UniProtKB Knowledgebase (release 8.0) contains 2735 experimentally verified active site residues and a further 45698 predicted active site residues (these are annotated in UniProtKB as being 'by similarity', 'potential' and 'probable'). The underlying Pfam sequence database is based on UniProtKB, thus the active site residue positions from UniProtKB are easy to transfer onto the Pfam alignments of UniProtKB sequences.
The experimentally determined active site residues found in the CSA database are defined on proteins of known structure found in PDB. CSA also contains predictions for other sequences in PDB based on PSI-BLAST searches . To allow the experimentally defined CSA dataset to be used with Pfam alignments, we converted the CSA (version 2.1.8) active site data from PDB residue positions to UniProtKB residue positions using the mapping provided by the MSD . The resulting CSA dataset contains a total of 1495 literature active site residues and an additional 5517 predicted active sites residues. The experimental active site data was transferred to the alignments within Pfam using the methodology described above and our predictions were compared to those of CSA.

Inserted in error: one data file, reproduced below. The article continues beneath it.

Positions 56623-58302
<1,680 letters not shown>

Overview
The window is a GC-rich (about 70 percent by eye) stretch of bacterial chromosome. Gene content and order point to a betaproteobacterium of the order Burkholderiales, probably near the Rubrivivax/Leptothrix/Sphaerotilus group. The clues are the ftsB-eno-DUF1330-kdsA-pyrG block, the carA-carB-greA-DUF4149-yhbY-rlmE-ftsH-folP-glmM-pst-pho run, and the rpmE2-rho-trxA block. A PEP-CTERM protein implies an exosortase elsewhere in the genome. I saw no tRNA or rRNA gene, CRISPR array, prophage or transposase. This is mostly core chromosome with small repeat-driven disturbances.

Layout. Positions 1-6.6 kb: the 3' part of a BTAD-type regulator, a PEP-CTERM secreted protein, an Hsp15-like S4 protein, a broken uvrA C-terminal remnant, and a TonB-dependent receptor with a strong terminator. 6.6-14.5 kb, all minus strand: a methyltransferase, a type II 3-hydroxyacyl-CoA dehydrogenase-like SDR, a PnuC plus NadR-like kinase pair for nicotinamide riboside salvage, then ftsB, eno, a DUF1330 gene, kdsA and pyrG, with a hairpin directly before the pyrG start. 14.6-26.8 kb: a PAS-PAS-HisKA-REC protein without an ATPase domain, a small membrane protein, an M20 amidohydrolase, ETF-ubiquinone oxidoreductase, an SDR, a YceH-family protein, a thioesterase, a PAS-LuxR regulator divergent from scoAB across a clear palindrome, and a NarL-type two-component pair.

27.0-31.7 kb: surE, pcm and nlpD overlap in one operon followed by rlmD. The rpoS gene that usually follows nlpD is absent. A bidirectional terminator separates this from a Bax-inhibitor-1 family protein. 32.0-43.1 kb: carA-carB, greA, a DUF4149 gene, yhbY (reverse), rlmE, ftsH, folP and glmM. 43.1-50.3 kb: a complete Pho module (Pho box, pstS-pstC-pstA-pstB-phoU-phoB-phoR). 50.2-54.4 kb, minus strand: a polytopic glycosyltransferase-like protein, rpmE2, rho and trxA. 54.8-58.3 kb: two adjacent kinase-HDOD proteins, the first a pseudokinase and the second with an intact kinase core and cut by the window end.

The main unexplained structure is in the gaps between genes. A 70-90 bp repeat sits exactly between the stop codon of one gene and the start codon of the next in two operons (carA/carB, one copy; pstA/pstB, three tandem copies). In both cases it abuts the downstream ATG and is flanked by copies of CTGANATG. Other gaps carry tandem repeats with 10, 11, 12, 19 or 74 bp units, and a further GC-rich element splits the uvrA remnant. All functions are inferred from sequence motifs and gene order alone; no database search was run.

We also compared our active site data to that of the active site patterns found in PROSITE. We extracted the sequences matching the active site PROSITE patterns from InterPro 14.0 (based on PROSITE 19.30). InterPro annotates PROSITE matches in UniProtKB/TrEMBL as 'true' if a sequence match to a PROSITE pattern is confirmed by eMotif, and 'unknown' if it is not. For UniProtKB/Swiss-Prot sequences matches, PROSITE hits are available with manual annotation (TP, FP, FN or P). In our analysis we compared the number of sequences annotated as active site PROSITE hits (potential or TP/true) with the number of sequences in Pfam that had a Pfam active site residue. We also examined the sequences in UniProtKB/Swiss-Prot which matched an active site PROSITE pattern and compared the manual annotation of these sequences to our Pfam active site predictions.